WSB-TV newsfilm clip of governor Ernest Vandiver and mayor William B. Hartsfield responding to the full-page advertisement "An Appeal for Human Rights" published in newspapers by a student civil rights group in Atlanta, Georgia, 1960 March 9
@ Walter J. Brown Media Archives and Peabody Awards Collection
WSB-TV (Television station : Atlanta, Ga.)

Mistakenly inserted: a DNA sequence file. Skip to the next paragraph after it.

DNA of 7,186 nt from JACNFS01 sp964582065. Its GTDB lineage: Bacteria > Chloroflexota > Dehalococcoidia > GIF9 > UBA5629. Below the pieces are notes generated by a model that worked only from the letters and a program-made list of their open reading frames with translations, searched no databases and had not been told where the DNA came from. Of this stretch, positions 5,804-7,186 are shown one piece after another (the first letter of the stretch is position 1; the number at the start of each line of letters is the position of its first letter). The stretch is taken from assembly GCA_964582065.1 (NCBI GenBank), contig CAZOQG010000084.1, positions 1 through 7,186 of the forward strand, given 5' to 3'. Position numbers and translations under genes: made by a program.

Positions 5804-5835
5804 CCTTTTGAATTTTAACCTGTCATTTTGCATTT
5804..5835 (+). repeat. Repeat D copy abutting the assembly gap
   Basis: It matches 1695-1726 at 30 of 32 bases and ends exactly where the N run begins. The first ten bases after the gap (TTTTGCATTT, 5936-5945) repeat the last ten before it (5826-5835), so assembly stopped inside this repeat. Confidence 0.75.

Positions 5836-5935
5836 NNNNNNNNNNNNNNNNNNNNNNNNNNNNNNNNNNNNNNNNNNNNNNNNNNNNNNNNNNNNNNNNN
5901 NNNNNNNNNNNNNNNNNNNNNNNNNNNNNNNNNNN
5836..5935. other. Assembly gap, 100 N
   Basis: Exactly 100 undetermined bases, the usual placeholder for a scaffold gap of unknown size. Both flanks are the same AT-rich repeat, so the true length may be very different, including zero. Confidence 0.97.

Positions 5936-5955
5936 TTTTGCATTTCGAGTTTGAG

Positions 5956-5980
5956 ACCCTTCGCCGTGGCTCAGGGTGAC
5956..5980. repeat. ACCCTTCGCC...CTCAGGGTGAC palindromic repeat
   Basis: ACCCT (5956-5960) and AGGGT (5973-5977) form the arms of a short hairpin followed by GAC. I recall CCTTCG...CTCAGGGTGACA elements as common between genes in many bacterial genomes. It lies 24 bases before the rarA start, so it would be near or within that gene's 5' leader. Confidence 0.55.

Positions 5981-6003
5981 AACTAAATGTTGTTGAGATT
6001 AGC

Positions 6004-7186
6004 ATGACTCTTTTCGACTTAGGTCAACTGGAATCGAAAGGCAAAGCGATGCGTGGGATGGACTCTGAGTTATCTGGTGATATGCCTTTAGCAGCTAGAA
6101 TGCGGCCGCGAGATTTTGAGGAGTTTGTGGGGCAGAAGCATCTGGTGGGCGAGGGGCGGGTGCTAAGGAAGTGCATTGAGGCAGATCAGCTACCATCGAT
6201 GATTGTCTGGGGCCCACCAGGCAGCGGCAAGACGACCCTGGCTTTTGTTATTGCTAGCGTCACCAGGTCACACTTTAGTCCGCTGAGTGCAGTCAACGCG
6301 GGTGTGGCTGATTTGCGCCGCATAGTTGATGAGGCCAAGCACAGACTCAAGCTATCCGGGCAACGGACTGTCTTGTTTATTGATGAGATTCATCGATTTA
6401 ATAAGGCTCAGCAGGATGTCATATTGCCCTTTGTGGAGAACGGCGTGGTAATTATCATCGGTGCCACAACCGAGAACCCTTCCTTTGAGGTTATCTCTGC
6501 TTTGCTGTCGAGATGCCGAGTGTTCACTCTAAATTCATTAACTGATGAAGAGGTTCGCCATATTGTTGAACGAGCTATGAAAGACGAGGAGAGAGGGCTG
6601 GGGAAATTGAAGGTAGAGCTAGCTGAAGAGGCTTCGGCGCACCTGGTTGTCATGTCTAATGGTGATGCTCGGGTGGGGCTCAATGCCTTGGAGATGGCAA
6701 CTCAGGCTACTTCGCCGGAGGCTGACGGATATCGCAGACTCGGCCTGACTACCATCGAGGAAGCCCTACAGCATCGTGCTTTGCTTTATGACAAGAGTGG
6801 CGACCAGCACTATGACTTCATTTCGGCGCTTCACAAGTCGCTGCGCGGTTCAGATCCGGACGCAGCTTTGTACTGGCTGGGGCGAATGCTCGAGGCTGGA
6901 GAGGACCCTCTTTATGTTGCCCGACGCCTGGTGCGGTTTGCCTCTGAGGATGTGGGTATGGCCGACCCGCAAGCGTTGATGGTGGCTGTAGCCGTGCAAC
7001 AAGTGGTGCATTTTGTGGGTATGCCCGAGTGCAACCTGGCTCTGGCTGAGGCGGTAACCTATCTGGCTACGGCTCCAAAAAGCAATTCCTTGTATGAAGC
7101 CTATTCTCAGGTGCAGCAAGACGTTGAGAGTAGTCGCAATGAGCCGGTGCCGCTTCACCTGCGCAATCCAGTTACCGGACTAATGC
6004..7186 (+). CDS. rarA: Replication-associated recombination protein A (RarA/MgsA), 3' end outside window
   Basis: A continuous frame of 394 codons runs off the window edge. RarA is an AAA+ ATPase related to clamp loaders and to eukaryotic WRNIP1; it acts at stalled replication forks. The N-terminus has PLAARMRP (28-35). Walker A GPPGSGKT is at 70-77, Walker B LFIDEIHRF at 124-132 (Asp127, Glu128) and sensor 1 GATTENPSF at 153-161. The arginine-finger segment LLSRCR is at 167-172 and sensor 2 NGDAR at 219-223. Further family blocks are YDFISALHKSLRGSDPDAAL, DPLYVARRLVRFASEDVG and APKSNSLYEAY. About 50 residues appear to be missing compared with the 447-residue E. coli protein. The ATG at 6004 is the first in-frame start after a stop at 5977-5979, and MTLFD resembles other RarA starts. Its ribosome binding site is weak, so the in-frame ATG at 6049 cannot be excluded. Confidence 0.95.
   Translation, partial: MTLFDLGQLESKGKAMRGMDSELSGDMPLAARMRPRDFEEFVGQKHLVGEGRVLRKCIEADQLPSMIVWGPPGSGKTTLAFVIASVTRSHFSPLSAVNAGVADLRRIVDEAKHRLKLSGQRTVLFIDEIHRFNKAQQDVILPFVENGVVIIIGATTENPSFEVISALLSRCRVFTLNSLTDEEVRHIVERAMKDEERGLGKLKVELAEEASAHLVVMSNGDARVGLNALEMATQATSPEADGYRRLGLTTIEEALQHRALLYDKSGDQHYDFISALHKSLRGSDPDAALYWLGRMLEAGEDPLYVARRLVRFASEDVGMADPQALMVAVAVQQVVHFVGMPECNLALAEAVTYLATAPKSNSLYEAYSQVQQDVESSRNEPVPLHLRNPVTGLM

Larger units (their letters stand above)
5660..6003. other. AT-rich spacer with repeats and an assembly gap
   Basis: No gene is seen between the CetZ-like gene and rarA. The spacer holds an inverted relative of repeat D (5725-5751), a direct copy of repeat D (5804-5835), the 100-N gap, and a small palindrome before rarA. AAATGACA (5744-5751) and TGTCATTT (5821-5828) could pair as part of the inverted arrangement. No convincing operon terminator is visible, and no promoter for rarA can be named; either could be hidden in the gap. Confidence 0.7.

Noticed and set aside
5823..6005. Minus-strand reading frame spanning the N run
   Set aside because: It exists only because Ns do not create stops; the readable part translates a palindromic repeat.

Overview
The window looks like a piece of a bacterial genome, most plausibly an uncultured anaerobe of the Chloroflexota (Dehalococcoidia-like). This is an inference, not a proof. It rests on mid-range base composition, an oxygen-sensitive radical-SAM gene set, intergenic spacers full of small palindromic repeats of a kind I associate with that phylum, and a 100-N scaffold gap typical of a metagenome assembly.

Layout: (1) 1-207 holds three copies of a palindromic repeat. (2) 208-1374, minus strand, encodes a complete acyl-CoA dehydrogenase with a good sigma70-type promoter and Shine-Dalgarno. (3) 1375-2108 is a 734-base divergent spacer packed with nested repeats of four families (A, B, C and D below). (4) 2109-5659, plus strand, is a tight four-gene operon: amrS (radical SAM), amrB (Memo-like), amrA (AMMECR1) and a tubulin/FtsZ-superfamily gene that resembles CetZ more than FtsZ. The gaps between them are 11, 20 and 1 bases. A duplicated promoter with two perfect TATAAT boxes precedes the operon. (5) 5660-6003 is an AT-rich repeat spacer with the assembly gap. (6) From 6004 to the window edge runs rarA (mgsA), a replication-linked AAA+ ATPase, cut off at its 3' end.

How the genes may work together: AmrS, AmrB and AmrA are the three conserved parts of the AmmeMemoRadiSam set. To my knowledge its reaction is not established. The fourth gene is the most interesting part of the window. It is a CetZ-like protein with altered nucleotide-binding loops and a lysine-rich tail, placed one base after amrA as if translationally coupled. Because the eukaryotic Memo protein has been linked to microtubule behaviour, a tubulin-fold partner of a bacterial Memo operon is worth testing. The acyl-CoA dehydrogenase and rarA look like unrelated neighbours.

DescriptionIn this WSB newsfilm clip from Atlanta, Georgia on March 9, 1960, Georgia governor Ernest Vandiver and Atlanta mayor William B. Hartsfield respond to "An Appeal for Human Rights," a full-page advertisement published in each of the Atlanta daily newspapers by the All-University Student Leadership Group, a student-led civil rights organization. The clip's audio breaks out at several points; comments by individuals may not be completely recorded. The clip begins with governor Ernest Vandiver's critical response to "An Appeal for Human Rights." Referring to the advertisement as a "left-wing statement," Vandiver calls upon "those who would cause hatred, strife, and discord" in Atlanta and in Georgia to stop their actions which he believes will benefit no one. Next, Atlanta mayor William B. Hartsfield responds to the same document and calls Atlanta "a city too busy ... to hate." He expresses appreciation for the advertisement as it lets "the white community know what others are thinking." After Hartsfield's statements, governor Vandiver further condemns "An Appeal for Human Rights," citing "the same overtones which are usually found in anti-American propaganda pieces" as evidence that it was not written by college students. Chastising the students who published the statement for not recognizing and respecting their privilege of a college education, Vandiver outlines the benefits enjoyed by African American teachers and students in Georgia. Vandiver charges that only increased and expanded job opportunities can raise the state's standard of living. He emphasizes the individual's responsibility to achieve "opportunity and acceptance in society" through innovation,...